Letters to the Editor

Yes on 100

African elephants and rhinos may seem far away, but Measure 100 is a way to help protect them. Poaching endangered animal parts is big business, and a cruel one. Among illegally trafficked goods, only drugs, weapons, and human trafficking generate larger dollar volumes worldwide.

Vote Yes on 100

When Oregonians hear that elephants, rhinos and other non-native animals are victims of a mass poaching crisis, referred to as “wildlife genocide,” many think it is a problem that is worlds away. But Measure 100 reveals the shocking truth that poaching is driven by the demand for an animal’s parts and products, such as elephant ivory, and that wildlife trafficking is right in our own backyards because the demand in Oregon exists and we are the only West Coast state that has not enacted strict measures to prevent or combat it.

Pass measure 100 to save animals

As a Bend resident and veterinarian I will be voting in support of Measure 100. If passed, this measure will outlaw the sale of parts and products of 12 species of endangered exotic animals within Oregon.

Since the health and welfare of all animals is a priority to veterinarians, many veterinarians in Oregon have endorsed this measure, including Oregon U.S. Rep. Kurt Schrader.

Protect animals with Measure 100

Oregonians love animals, and we have a long, proud history of passing laws to protect them. That’s why among all 50 states, Oregon is ranked second in the strength of its animal welfare laws. Now we have a chance to continue that tradition by passing Measure 100 to ban the commercial trade in the parts and products of our most cherished and iconic wildlife species.

Yes on measure 100

Oregonians love animals and we have a long, proud history of passing laws to protect them. That’s why among all 50 states, Oregon is ranked second in strength of its animal welfare laws. 

Now we have a chance to continue that tradition by passing Measure 100 to ban the commercial trade in the parts and products of our most cherished and iconic wildlife species.

Vote yes on Measure 100

I am Kenyan citizen and earned my LLM in Animal Law from Lewis & Clark Law School in Portland, and now work with a nonprofit in Kenya that saves elephants and rhinos from the poachers and smugglers. Its operations have a finger on the pulse of wildlife crime, and with it comes the realization that without demand reduction initiatives like Measure 100, we will never win this war against illegal wildlife crimes.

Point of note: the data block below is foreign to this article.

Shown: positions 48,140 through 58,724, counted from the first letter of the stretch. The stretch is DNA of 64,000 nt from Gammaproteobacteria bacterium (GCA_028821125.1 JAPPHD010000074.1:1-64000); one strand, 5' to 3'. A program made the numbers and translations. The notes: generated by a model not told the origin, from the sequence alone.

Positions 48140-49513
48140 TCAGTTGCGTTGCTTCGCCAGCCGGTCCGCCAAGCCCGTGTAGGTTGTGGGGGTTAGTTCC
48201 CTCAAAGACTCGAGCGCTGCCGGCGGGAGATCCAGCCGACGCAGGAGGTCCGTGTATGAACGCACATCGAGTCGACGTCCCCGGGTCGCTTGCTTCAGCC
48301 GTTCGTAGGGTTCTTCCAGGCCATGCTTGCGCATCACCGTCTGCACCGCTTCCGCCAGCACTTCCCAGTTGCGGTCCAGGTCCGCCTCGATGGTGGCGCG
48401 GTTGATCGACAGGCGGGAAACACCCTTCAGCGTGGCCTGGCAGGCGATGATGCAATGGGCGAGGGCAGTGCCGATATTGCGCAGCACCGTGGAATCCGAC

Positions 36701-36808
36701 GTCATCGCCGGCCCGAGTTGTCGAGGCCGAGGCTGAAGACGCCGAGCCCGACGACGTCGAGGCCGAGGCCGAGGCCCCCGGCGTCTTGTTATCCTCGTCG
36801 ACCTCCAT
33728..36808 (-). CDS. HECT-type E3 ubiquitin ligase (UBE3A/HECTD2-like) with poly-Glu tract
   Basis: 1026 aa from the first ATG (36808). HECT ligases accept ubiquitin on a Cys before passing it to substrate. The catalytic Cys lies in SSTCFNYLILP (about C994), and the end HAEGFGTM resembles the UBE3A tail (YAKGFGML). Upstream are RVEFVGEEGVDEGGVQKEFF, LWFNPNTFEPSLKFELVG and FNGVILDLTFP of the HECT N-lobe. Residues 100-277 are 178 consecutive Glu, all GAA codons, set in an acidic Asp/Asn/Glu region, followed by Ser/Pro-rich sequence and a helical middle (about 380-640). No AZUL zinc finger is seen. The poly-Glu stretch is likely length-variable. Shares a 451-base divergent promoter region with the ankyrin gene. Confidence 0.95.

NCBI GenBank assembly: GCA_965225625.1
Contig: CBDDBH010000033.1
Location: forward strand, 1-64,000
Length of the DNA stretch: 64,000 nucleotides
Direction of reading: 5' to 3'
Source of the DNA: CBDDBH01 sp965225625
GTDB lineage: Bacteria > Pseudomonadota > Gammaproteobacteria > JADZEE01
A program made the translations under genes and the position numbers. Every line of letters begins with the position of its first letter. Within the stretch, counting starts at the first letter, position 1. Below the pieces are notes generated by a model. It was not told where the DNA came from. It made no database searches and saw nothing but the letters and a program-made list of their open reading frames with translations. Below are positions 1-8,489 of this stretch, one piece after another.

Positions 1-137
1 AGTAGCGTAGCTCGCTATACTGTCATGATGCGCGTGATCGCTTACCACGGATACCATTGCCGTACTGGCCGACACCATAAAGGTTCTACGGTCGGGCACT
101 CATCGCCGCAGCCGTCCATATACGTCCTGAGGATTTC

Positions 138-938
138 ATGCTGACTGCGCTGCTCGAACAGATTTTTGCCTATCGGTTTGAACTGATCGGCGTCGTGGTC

Measure to protect endangered animals

Oregonians love animals, and we have a long, proud history of passing laws to protect them. That’s why among all 50 states, Oregon is ranked second in the strength of its animal welfare laws. Now we have a chance to continue that tradition by passing Measure 100 to ban the commercial trade in the parts and products of our most cherished and iconic wildlife species.

Sad that Measure 100 necessary

The Register-Guard’s Sept. 29 editorial, “Help end a gruesome trade,” was informative and awareness-raising. It saddens me that there even exists the tragedy that necessitates Measure 100 and the editorial to promote it.

Protect wildlife

This fall, Oregon has a chance to play a big role in the global fight against wildlife trafficking. In 2015, voters in Washington state passed a landmark measure to ban the trade of products from 10 wildlife species, including elephants, rhinos, several big cats and marine creatures like sea turtles and rays. California in 2015, passed a ban on ivory and rhino horn in its state legislature, and Hawaii followed suit this year.

End traffic in endangered species

Since January, I’ve spent a few hours every weekend collecting signatures for the Save Endangered Animals Oregon ballot measure, which would prohibit the sale of products and parts from sea turtles, sharks, rays, elephants, rhinos, cheetahs and other critically threatened or endangered species.

By the end, I had collected nearly 1,500 signatures in the Eugene area. 

I found it amazing how universally supported this measure is among Oregon voters.